Three Hits: LaSalle ends Rebels’ tourney run

Here are three things we learned from No. 13 La Salle’s 76-74 victory over 12th-seeded Mississippi on Sunday night (West region):

1. Think the good people at VCU are worrying about their

school’s claim to fame?

In 2011, the

inaugural year for the NCAA tournament’s First Four round — where eight

teams vie for four spots in the 64-team NCAA field, through a two-pack

of Tuesday/Wednesday games in Dayton, Ohio — VCU shocked everyone by

advancing from Dayton … all the way to the Final Four in Houston

(eventually losing to Butler in the national


VCU’s rise to glory was the best possible

occurrence for the NCAA selection committee, bringing instant legitimacy

to the First Four system. That aside, it still felt like a

once-in-generation event, as 11-seeds and 16-seeds typically incur

arduous roads to the Sweet 16 and Final Four.


here comes LaSalle, a program that hadn’t been to the Big Dance in 21

years, beating Boise State in Dayton, shocking Kansas State in Kansas

City and then slipping past Ole Miss on Sunday — thanks to backup guard

Tyrone Garland’s game-winning layup with 2.5 seconds left, busting a

74-all tie.

Sure, the Explorers still must navigate

their way through the West Regional (Wichita State, Ohio State,

Arizona), but they’re more than halfway home to achieving a

once-unfathomable feat of becoming the second team in First Four history

to reach the Final Four.

2. LaSalle’s Ramon Galloway has been quite the enigma of late

On the bright side of this stanza, Galloway notched a game-high 24 points for the Explorers, on 8 of 13 shooting from the field. It was also his fourth game of 19 or more points since March 6.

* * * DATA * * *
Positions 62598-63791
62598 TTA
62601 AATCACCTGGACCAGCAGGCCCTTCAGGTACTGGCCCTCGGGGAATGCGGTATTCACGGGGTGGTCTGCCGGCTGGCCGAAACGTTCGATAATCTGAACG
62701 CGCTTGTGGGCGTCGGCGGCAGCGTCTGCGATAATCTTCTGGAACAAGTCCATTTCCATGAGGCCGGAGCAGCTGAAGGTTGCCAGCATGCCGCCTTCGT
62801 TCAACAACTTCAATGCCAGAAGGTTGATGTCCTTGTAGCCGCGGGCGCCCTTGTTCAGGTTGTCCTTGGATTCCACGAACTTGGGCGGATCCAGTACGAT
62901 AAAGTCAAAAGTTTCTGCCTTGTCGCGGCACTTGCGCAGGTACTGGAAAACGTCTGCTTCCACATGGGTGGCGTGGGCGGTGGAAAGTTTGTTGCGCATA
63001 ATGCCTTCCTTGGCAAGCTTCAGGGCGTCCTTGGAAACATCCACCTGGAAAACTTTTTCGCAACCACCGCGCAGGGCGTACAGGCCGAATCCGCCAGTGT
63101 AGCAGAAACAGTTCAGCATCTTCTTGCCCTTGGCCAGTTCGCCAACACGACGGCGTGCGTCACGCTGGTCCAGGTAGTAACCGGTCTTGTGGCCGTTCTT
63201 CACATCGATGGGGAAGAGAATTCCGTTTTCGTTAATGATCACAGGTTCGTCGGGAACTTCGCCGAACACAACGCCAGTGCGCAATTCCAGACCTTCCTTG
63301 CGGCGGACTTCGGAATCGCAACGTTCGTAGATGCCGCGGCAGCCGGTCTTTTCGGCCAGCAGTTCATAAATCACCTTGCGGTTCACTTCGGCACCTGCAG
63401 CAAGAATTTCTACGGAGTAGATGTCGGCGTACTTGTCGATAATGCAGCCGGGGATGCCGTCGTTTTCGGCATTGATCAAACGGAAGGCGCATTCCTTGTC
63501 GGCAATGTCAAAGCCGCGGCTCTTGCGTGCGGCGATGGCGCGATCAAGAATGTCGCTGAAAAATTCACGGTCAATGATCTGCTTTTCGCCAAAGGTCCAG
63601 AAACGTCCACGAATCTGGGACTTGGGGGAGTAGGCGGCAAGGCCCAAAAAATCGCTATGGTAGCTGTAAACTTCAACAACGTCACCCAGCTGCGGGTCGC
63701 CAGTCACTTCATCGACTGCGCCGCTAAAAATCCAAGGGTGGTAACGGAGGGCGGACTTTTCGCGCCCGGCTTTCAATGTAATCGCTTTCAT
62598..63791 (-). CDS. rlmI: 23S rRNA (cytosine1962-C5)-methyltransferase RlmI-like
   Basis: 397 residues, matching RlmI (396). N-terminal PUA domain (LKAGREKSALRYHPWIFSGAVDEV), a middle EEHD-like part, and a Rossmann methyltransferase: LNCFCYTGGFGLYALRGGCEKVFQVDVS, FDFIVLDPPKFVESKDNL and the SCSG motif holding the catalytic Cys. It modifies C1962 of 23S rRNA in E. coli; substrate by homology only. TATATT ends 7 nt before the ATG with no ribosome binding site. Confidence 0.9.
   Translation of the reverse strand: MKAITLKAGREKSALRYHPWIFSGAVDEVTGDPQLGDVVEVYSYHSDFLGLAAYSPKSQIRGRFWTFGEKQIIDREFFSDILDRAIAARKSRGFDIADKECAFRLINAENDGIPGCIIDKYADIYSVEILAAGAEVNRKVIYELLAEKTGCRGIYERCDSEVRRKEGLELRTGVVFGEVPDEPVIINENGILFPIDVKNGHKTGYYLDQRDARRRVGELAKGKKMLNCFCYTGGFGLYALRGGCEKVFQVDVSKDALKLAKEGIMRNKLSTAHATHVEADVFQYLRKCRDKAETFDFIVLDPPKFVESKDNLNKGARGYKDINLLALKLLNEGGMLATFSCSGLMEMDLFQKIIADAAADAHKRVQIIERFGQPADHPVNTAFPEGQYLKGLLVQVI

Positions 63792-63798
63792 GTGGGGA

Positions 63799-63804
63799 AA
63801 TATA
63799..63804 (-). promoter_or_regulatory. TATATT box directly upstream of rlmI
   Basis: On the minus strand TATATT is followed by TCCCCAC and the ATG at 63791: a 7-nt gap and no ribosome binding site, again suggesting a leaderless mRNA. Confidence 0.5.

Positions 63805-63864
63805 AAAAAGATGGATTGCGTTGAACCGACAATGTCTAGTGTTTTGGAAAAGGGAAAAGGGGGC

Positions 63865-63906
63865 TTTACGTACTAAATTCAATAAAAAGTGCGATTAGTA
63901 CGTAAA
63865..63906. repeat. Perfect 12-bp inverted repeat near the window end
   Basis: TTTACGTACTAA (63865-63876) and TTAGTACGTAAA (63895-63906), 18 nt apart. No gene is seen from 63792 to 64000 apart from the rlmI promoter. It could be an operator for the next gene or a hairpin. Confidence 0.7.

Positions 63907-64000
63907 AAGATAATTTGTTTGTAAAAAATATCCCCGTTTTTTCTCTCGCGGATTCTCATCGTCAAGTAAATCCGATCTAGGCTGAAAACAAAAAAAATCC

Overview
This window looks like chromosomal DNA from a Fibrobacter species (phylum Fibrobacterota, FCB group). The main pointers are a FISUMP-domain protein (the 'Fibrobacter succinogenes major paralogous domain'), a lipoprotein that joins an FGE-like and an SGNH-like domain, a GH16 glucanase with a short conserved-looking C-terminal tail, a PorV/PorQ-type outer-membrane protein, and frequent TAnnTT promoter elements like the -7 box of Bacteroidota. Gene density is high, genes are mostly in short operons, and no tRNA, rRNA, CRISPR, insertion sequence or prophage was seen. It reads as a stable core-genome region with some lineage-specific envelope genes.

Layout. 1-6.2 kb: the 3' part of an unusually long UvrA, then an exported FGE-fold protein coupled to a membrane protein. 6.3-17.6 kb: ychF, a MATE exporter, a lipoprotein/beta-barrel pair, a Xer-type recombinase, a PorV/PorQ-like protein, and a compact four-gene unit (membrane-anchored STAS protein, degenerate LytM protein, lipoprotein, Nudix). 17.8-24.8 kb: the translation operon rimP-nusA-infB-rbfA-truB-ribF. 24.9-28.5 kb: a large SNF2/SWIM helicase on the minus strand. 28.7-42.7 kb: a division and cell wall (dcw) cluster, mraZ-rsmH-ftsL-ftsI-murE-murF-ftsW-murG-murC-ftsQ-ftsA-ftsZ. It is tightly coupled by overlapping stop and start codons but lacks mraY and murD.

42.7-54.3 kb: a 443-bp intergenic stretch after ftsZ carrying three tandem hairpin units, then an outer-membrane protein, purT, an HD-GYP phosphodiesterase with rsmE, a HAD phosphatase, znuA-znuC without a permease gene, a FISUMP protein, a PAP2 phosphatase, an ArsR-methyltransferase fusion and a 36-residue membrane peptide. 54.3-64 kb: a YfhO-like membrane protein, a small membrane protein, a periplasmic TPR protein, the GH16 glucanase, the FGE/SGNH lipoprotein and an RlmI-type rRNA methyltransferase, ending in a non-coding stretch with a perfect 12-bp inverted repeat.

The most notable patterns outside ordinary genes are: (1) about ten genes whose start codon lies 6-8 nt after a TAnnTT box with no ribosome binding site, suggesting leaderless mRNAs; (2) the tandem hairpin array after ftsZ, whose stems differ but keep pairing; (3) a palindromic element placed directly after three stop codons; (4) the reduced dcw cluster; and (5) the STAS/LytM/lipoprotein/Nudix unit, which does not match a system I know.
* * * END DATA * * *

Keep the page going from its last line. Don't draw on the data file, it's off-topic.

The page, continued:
On the down side, Galloway went the final 11 minutes of Sunday’s close-shave win over Ole Miss without scoring, an extra-long drought that nearly harpooned the Explorers’ chances of victory. Luckily, Sam Mills (3-pointer), Jerrell Wright (two points), Tyreek Duren (five points) and Tyrone Garland (game-winning bucket) picked up the scoring slack in the final 4:01.

Bottom line: Against Wichita State, a savvy, athletic club with seasonal wins over VCU, Creighton, Iowa, DePaul, Pittsburgh and Gonzaga (Saturday night’s major upset), Galloway simply cannot disappear for long stretches, especially with the game on the line.

3. There are equal positives and negatives to lament regarding Marshall Henderson

The shallow box-score reader will congratulate Henderson for collecting a team-high 21 points against La Salle, even though he buried just 4 of 15 three-pointers — for a wretched 26 percent. Inside the arc, Henderson was noticeably more efficient, hitting 4 of six shots from reasonable range.

In turn, the other four Rebels starters — Murphy Holloway (14 points, 13 rebounds), Jarvis Summers (12 points, six assists), Nick Williams (10 points), Reginald Buckner (seven points, six rebounds) — combined for 18 of 32 shooting from the field, for a 56-percent clip.

In Henderson’s defense, he wasn’t jacking up crazy shots — in bunches, at least — against the Explorers, a commendable stance for a high-stakes, high-pressure game that included a Sweet 16 party invite to the winner.

Henderson connected on a pair of big shots in the second half, nailing a 23-footer to extend the Rebels’ lead to 59-55. A few minutes later, his 20-footer broke a 62-all tie and seemingly put Ole Miss in control of the game.

But the rainbow jumpers and late leads were short-lived in the end, as La Salle finished with a 12-5 flurry. That was the difference.